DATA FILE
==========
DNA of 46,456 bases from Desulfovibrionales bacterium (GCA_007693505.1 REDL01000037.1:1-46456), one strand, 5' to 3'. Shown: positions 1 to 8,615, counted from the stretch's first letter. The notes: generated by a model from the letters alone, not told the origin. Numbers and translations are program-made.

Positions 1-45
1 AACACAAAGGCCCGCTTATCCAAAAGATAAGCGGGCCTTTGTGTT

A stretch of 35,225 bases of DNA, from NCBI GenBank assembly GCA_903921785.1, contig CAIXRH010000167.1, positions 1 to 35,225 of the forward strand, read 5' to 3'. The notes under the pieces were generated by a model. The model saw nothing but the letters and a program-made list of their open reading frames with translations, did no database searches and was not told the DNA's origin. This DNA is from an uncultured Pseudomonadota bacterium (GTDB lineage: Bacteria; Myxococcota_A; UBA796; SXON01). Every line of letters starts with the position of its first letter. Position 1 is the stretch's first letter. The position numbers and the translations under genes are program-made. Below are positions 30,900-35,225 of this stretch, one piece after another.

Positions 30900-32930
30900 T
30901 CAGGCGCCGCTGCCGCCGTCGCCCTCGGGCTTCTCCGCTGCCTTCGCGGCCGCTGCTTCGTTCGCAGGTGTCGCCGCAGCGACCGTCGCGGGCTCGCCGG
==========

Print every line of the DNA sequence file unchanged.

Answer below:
DNA of 46,456 bases from Desulfovibrionales bacterium (GCA_007693505.1 REDL01000037.1:1-46456), one strand, 5' to 3'. Shown: positions 1 to 8,615, counted from the stretch's first letter. The notes: generated by a model from the letters alone, not told the origin. Numbers and translations are program-made.

Positions 1-45
1 AACACAAAGGCCCGCTTATCCAAAAGATAAGCGGGCCTTTGTGTT

A stretch of 35,225 bases of DNA, from NCBI GenBank assembly GCA_903921785.1, contig CAIXRH010000167.1, positions 1 to 35,225 of the forward strand, read 5' to 3'. The notes under the pieces were generated by a model. The model saw nothing but the letters and a program-made list of their open reading frames with translations, did no database searches and was not told the DNA's origin. This DNA is from an uncultured Pseudomonadota bacterium (GTDB lineage: Bacteria; Myxococcota_A; UBA796; SXON01). Every line of letters starts with the position of its first letter. Position 1 is the stretch's first letter. The position numbers and the translations under genes are program-made. Below are positions 30,900-35,225 of this stretch, one piece after another.

Positions 30900-32930
30900 T
30901 CAGGCGCCGCTGCCGCCGTCGCCCTCGGGCTTCTCCGCTGCCTTCGCGGCCGCTGCTTCGTTCGCAGGTGTCGCCGCAGCGACCGTCGCGGGCTCGCCGG